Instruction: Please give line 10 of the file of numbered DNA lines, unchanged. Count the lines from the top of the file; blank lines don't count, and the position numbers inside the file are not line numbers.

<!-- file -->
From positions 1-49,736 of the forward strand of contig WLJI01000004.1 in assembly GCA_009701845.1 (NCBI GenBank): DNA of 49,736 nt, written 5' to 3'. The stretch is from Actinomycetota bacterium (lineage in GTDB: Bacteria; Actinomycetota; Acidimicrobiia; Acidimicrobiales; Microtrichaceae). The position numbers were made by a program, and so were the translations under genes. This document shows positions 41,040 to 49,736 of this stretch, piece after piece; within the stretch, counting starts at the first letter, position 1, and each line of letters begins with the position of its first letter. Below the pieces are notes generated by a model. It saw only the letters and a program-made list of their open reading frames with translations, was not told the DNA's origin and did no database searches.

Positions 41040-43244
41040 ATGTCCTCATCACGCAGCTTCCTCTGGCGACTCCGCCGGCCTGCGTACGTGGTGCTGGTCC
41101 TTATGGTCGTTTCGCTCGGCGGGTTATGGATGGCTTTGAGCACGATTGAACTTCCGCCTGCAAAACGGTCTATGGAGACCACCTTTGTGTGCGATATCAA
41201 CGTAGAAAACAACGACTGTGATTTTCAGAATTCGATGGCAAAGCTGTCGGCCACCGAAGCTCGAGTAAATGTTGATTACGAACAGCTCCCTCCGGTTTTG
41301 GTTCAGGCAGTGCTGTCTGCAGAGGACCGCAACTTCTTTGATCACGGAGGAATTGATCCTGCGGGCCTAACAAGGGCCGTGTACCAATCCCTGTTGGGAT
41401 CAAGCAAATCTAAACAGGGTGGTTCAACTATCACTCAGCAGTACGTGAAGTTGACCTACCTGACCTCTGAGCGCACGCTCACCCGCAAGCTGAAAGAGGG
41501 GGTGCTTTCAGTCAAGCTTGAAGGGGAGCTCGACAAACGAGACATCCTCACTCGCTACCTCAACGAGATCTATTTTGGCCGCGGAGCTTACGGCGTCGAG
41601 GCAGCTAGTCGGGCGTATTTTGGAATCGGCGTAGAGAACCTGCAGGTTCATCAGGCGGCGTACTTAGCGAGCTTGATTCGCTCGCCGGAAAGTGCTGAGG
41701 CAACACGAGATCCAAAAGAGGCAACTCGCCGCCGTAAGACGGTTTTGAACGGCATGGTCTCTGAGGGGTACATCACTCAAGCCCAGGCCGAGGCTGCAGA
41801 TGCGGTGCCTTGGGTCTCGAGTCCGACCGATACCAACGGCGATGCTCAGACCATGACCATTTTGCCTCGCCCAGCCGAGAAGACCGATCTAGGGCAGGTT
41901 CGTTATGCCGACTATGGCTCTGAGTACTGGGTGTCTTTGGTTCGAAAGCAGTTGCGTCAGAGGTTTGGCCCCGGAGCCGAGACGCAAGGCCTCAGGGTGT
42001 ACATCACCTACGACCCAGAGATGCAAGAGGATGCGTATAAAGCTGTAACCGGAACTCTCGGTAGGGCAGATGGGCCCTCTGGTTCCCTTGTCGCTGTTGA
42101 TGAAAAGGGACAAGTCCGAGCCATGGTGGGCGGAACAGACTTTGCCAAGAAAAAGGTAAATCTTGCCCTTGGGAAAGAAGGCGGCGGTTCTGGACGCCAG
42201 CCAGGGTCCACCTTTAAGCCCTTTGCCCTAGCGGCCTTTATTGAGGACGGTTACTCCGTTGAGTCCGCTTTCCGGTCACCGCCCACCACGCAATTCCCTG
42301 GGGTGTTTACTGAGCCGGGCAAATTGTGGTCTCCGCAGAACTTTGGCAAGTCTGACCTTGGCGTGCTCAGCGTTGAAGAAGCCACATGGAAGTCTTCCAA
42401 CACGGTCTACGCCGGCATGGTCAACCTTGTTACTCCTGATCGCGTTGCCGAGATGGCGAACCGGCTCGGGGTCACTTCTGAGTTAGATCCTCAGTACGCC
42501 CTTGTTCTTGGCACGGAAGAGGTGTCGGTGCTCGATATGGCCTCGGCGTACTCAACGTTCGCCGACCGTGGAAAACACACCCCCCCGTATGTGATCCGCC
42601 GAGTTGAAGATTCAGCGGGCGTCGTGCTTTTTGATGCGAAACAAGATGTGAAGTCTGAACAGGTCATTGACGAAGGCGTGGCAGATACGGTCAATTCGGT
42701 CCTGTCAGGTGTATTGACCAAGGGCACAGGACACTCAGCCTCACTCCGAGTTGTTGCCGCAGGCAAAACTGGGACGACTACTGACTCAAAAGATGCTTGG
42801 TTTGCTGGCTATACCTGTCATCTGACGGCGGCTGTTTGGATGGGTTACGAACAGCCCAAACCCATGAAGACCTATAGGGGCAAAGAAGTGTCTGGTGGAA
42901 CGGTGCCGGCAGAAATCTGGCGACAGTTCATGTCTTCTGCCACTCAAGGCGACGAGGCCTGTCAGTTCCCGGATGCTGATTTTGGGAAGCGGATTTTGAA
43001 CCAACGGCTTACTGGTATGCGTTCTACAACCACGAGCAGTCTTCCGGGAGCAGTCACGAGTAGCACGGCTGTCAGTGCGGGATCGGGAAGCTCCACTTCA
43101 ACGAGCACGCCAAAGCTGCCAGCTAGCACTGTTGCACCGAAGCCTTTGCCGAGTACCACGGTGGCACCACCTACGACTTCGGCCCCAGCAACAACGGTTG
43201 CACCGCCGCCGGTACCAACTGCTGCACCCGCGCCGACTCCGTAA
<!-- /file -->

41701 CAACACGAGATCCAAAAGAGGCAACTCGCCGCCGTAAGACGGTTTTGAACGGCATGGTCTCTGAGGGGTACATCACTCAAGCCCAGGCCGAGGCTGCAGA